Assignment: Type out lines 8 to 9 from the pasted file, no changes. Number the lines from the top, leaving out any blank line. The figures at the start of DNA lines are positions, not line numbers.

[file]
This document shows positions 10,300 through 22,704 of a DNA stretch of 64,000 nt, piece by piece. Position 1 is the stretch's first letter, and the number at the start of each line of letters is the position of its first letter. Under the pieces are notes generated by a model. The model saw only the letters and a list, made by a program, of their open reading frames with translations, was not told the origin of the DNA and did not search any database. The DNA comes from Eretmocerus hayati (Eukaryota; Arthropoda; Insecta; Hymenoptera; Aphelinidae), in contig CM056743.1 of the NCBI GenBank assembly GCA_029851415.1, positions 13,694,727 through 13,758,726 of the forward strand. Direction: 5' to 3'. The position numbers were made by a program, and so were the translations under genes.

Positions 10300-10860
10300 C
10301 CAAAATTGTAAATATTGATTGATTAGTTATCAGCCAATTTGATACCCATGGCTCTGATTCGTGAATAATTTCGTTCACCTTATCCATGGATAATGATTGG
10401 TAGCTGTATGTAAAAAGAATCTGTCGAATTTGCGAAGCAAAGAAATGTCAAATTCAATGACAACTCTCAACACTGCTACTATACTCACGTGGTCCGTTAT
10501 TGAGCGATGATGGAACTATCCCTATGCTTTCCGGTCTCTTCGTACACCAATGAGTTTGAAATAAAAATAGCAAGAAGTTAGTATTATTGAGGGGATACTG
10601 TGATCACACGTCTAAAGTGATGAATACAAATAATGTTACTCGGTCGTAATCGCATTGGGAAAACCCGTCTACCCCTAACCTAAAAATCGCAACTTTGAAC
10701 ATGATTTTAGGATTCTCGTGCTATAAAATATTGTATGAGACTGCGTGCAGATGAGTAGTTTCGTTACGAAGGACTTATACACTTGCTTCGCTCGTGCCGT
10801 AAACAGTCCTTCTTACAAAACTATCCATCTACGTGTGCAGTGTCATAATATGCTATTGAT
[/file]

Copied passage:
10701 ATGATTTTAGGATTCTCGTGCTATAAAATATTGTATGAGACTGCGTGCAGATGAGTAGTTTCGTTACGAAGGACTTATACACTTGCTTCGCTCGTGCCGT
10801 AAACAGTCCTTCTTACAAAACTATCCATCTACGTGTGCAGTGTCATAATATGCTATTGAT